Renowned fatty acid researcher William Lands, Ph.D., developed a formula that uses USDA nutrient data to predict the impact any given food will have on the "omega balance” in your cells … a measure we call the "Omega 3/6 Balance Score”.
To help you gain and maintain a healthy omega balance, see the chart below for the Omega 3/6 Balance Score of major food categories.
Foods with positive Omega 3/6 Balance Scores – such as + 5 or +20 – will increase the proportions of omega-3 HUFA in your cells.
Conversely, foods with negative Omega 3/6 Balance Scores – such as -5 or -20 – will increase the proportions of omega-6 HUFA in your cells.
You can use these general rules as a guide to food choices:
Favor foods with Positive Scores … especially fatty foods scoring +5 or higher.
Minimize foods with Negative Scores … especially fatty foods scoring -5 or lower. Foods with Scores between +5 and - 5 produce a roughly equal balance of 3s to 6s in your cells.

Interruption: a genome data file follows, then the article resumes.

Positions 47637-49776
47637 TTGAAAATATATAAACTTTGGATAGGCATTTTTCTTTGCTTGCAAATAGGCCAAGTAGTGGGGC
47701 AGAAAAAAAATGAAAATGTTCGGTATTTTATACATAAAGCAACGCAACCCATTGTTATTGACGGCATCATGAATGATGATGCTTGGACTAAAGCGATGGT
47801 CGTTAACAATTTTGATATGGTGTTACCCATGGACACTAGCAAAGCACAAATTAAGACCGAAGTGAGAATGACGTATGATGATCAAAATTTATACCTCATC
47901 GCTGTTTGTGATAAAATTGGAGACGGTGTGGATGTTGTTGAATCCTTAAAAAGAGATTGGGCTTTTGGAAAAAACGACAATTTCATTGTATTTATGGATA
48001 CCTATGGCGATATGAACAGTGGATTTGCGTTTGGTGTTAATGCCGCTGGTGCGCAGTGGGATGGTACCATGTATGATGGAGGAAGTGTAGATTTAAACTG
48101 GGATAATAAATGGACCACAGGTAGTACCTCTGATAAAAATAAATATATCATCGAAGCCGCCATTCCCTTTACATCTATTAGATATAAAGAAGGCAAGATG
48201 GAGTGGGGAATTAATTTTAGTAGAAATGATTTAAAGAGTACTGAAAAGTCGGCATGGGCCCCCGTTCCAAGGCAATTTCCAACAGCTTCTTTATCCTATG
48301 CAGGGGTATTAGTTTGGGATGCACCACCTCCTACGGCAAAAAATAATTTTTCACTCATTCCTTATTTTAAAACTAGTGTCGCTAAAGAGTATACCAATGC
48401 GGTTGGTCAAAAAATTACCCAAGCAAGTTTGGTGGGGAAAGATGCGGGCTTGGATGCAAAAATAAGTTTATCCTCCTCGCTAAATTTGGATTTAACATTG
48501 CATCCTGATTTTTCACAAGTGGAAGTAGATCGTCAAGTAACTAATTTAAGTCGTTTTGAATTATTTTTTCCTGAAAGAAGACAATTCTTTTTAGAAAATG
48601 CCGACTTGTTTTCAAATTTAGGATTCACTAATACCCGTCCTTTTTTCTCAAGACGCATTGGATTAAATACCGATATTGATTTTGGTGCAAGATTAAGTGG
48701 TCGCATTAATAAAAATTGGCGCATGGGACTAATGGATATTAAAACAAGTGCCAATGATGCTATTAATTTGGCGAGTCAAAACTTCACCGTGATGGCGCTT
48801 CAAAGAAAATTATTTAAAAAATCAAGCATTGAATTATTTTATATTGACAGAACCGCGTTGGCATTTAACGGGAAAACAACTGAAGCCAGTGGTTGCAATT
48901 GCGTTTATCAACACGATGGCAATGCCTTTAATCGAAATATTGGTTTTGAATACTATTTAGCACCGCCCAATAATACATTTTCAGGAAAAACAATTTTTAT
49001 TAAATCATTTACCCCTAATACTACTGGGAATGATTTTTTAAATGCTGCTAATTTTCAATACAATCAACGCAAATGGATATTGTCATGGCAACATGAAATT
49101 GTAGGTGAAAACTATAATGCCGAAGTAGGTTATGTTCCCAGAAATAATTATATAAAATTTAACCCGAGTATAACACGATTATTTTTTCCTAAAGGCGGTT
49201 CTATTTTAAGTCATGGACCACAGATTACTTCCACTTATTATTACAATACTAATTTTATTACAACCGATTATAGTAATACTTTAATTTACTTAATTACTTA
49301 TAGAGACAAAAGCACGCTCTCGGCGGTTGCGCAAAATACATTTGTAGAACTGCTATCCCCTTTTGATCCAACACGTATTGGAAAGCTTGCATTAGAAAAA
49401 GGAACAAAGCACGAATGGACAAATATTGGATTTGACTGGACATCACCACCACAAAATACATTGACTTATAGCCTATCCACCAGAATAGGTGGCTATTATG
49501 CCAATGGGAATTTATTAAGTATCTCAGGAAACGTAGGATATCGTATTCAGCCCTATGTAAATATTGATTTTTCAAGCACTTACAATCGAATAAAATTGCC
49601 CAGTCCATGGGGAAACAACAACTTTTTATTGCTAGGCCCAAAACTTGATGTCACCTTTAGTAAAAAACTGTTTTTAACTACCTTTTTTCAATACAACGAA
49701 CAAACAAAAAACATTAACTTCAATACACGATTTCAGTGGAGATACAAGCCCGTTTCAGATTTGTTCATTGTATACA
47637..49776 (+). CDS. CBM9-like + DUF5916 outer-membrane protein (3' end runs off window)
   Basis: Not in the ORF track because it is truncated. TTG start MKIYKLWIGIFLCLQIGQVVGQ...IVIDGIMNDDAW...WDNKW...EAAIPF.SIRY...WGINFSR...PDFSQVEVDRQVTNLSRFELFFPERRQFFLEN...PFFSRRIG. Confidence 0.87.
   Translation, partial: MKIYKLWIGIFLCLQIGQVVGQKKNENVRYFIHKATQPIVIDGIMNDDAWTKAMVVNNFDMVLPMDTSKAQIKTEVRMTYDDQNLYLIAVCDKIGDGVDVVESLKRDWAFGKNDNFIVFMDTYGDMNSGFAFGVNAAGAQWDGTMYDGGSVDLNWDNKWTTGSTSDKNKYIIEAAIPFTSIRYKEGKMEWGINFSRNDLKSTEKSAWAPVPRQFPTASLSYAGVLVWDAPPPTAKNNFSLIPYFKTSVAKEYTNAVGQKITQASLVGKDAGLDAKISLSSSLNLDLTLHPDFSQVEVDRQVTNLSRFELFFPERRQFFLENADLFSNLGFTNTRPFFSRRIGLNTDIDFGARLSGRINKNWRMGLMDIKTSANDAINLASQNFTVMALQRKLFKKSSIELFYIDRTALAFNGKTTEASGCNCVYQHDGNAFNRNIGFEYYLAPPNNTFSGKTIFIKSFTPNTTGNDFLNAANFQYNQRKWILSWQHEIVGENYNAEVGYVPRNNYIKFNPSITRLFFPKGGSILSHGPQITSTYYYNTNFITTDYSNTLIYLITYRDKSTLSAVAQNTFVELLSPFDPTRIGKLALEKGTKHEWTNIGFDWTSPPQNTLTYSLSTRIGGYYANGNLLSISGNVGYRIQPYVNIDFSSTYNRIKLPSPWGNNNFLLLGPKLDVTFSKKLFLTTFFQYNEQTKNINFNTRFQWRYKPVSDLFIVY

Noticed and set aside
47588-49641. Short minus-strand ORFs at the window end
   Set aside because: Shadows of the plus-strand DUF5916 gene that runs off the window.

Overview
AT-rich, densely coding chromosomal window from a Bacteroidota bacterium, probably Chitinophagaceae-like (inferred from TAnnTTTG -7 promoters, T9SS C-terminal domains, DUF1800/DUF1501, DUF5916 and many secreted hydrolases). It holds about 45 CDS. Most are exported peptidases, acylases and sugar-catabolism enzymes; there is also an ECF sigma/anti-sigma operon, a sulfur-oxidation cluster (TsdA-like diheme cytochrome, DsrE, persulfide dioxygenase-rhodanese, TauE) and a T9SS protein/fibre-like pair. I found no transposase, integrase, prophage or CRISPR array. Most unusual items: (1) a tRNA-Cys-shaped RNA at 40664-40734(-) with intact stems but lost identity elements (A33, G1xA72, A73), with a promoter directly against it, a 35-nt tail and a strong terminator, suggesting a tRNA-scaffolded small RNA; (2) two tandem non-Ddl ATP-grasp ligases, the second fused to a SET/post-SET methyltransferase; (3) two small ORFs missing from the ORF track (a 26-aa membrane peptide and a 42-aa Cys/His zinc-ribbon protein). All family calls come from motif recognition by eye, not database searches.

IMPORTANT: A food's Balance Score alone is not the whole story. The quantity of fat you get from a typical serving of a food makes a big difference, in terms of its impact on your body's omega balance:
Fatty foods can have a substantial impact on your body's omega balance, even in fairly modest quantities (i.e., one serving per day). These include seafood, oils, nuts, seeds, fatty meats and poultry. The few exceptions are noted in the table below.
Leaner foods will not make as much impact on your body's omega balance. In addition, most of these foods have rather neutral scores (close to zero). Leaner foods include milk products and most vegetables, fruits, grains, and beans. The few exceptions are noted in the table below.
To help guide the choices you make in your overall diet, the table below shows the range of Balance Scores within each major food category, and notes any major exceptions within a food category.
Most people need to shift their diets toward Positive and Neutral Score foods, like those in the left and center columns.
To a very large extent, you can improve your scores by strictly limiting your consumption of these top sources of omega-6 fatty acids:
Peanut and other nut butters